The Center for International and Regional Studies (CIRS) at Georgetown University Qatar (GU-Q) recently hosted a public lecture titled “From Revolution to Coup: Egypt and the Muslim Brotherhood“, as a part of its Monthly Dialogue Series held on its Education City campus.
In the lecture, Dr.Al-Arian, an assistant professor of history at GU-Q, traced the trajectory of the Muslim Brotherhood in Egypt over the last three decades leading up to the removal of President Hosni Mubarak from power. He evaluated how that history, which followed the path of a reformist movement, rather than a revolutionary one, shaped their political performance over the last three years, and ended in a reversal of political fortune. He then discussed what reactions might be expected in the future, in light of a saga that continues to unfold in daily headlines.
“The tremendous global interest in these events is a testament to the importance of Egypt and the outcomes of the uprising.” began Dr. Al-Arian to an audience of students, faculty, and visitors from Education City and the Doha community. “We know that whatever happens in Egypt has a tremendous impact on the Middle East, including having consequences on the outcomes of other uprisings in the region.”
Despite the Brotherhood’s 85 year history, the presentation focused on the context of the MB in a post-Sadat Egypt, where economic liberalization had given rise to an urbanized, professional, increasingly religiously devout middle class, that added to the ranks of the Muslim Brotherhood, in addition to the traditional rural base that constituted the bulk of their numbers prior to this period.
“This new support base still deferred the ideology of the MB to their foundational predecessors, but streamlined the modes of delivery of the MB to appeal to Egyptians in a time where we see a fragmented Islamic identity, and when there are many more competitors in the arena of groups identifying as “Islamic”, including the state itself.” said Dr. Al-Arian.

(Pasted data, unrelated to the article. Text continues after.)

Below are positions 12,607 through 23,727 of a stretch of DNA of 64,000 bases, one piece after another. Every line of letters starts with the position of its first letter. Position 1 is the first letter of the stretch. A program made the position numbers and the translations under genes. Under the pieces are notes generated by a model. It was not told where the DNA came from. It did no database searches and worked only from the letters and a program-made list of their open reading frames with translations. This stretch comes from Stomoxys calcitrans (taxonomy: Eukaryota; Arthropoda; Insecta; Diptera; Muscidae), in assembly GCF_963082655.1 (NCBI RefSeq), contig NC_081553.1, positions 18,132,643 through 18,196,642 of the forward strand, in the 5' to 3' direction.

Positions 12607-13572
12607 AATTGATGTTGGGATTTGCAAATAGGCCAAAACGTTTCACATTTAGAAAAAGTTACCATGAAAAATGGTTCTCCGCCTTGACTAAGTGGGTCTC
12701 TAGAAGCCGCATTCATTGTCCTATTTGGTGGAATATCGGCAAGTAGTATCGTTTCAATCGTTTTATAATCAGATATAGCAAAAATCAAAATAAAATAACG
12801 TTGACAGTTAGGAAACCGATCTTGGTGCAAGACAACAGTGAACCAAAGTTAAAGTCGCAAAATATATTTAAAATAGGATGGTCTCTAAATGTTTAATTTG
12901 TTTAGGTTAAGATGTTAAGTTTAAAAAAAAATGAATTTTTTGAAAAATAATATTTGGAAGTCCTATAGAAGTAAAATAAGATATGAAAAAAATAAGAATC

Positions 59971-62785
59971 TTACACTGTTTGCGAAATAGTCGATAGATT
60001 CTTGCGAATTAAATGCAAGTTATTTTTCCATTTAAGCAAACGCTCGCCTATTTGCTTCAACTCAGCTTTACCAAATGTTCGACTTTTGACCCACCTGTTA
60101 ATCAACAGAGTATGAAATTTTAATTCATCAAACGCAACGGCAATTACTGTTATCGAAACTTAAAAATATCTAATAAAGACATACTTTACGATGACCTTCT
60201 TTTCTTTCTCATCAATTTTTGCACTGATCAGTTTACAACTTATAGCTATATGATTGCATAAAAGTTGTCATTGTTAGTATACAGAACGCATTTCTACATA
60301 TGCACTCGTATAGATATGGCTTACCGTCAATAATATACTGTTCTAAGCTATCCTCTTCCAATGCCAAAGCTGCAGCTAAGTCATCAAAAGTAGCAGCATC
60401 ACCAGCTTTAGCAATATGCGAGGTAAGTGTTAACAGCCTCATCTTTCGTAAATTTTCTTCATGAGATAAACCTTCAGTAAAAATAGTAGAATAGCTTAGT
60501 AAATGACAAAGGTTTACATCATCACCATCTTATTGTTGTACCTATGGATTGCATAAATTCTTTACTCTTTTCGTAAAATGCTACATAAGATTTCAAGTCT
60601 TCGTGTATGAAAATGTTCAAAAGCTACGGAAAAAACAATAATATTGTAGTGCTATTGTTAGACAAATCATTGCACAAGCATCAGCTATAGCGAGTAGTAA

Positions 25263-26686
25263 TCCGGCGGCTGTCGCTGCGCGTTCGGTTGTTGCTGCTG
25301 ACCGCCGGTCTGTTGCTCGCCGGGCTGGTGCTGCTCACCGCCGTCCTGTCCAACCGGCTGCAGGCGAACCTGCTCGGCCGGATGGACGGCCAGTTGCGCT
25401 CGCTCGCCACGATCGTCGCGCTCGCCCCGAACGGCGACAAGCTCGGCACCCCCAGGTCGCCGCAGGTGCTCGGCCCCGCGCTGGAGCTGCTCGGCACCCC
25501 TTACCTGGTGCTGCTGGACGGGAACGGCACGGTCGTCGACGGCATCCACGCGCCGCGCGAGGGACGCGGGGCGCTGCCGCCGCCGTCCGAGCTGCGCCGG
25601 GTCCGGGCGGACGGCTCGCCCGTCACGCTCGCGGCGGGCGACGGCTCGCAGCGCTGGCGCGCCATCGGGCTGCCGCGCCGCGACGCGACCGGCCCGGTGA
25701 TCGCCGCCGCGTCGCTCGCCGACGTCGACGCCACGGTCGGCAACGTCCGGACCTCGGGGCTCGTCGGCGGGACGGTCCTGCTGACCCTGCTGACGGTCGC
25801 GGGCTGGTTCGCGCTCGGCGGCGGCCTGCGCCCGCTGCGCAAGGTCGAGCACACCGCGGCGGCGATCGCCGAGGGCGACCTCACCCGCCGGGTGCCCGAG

As a result of this shift towards increased social engagement, the MB sought ways to accommodate the state while espousing gradual change, versus revolting against it. “More recently, we see the leadership of the MB choosing not to align itself with other opposition groups, and instead focusing on a narrow opposition to Mubarak’s regime.”
Following the democratic elections that put Morsi and the Brotherhood at the helm, the MB continued to hedge their bets, avoiding all out confrontation. But it became increasingly clear that despite the removal of Mubarak from power, the vast majority of the former regime’s political apparatus remained firmly entrenched. As a result, argued Dr. Al-Arian, the MB had no access to substantive ways to address the systems in place, and eventually were overturned.
The current and ongoing crackdown on the Muslim Brotherhood has driven the group back underground, which many say will only serve to empower them. But Al-Arian suggests that a now publically-functioning and engaged MB may not be able to flourish in the shadows in the way they survived before. ”The repression we see now is unprecedented. The military sees a popular mandate to extinguish the MB based on the discourse of the ‘war on terror’. Unlike in the past, where the state ‘turned a blind eye’, the regime is now dead-set on crushing the resistance.”
Instead, he argues, the result may produce the unintended consequence of enabling the development of opposition alternatives. “Maybe this will give rise to a ‘cosmopolitan Islamism’, a civic Islamic identity, not one caught between embittered Islamists versus the secular state, but one that includes all Egyptians working against the entrenched and repressive regime in a fight that is finally, a real revolution.”
Professor Al-Arian teaches introductory courses on the history of the Middle East, as well as advanced topics courses covering the history of modern Egypt, Islamic social movements, and Islamic law and society. His other forthcoming publications include “Answering the Call: Popular Islamic Activism in Egypt (1968-1981)”, and “Islam and Politics in North America”.